The geographically-targeted, text-like messages will automatically be sent to all enabled smartphones, regardless of whether a user signs up.
The Personal Localized Alerting Network (PLAN) will first launch in New York City and Washington D.C. and should be active nationwide by April or May of 2012, said Julius Genachowski, chairman of the Federal Communications Commission.
“It will provide a fast-lane for emergency alerts, so that even if there’s network congestion, the vital alerts get through” Genachowski said.
New York City has been running its own emergency system, Notify NYC since 2007, Joseph F. Bruno commissioner of the New York City Office of Emergency Management. The Notify NYC alerts are already available via email, SMS, telephone, Twitter or RSS feed.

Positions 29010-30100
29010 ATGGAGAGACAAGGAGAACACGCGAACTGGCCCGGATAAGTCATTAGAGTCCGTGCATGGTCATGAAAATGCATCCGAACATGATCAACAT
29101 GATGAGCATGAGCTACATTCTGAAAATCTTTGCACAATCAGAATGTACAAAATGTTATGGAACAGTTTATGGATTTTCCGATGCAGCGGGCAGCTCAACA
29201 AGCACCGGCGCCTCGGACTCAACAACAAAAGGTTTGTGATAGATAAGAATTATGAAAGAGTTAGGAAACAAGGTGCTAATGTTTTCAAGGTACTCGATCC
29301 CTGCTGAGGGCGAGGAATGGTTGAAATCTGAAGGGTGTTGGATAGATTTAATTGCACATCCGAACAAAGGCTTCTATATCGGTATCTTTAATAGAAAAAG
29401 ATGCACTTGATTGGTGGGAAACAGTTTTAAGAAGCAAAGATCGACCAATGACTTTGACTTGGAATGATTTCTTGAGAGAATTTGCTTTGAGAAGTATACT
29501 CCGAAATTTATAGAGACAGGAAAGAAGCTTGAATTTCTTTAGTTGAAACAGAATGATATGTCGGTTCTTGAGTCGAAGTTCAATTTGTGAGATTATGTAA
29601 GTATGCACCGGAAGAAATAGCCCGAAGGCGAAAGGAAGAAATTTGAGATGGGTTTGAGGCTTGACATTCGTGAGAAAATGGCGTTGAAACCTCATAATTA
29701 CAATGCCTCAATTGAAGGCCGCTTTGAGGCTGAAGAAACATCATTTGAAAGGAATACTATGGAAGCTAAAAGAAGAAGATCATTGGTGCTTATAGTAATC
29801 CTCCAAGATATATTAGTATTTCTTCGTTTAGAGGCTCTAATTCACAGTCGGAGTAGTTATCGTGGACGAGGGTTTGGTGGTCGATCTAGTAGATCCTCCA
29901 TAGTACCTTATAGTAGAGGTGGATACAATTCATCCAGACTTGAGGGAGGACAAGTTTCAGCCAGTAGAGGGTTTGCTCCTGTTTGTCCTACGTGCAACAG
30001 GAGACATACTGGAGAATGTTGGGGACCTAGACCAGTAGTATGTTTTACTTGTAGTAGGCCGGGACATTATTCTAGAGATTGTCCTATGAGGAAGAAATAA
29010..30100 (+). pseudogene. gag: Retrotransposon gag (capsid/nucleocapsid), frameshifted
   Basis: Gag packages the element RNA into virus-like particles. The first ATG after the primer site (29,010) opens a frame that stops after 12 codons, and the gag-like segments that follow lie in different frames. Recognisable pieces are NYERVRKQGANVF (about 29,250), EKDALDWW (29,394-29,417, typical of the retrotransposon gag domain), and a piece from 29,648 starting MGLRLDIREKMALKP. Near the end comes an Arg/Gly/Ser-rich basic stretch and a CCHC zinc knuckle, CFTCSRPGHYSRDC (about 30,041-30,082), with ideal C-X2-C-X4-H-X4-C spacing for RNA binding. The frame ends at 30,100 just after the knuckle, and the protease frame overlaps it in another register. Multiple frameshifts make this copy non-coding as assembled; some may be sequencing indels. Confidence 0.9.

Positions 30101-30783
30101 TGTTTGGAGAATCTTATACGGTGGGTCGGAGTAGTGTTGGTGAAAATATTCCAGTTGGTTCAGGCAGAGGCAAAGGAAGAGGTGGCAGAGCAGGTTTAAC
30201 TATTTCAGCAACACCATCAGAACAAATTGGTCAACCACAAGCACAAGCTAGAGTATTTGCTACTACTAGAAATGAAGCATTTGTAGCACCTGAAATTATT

With Notify NYC, “we are able to be granular enough to be able to send information out by ZIP code,” Bruno said. “Here in this program we’ll be granular enough to send out information by cell towers or combination of cell towers.”
Since no sign up is required and the messages can be sent based on location, even tourists will get the messages if they have the right type of phone.
Most phones are not yet enabled, Mayor Michael Bloomberg said. But cell phone officials at the event said most new phones manufactured by 2012 will come with the software required to get the alerts.
“What the public will see different is the capability for FEMA, local officials from the mayor’s office, police department, the fire department in every city across the country, collecting, and disseminating information in a more timely fashion for people to use this in any kind of emergency,” Verizon CEO Ivan Seidenberg said.
Bruno called the national network an expansion of the Notify NYC system, and encouraged New Yorkers to keep using Notify NYC even when PLAN comes online. “Notify gives you a lot more,” he said.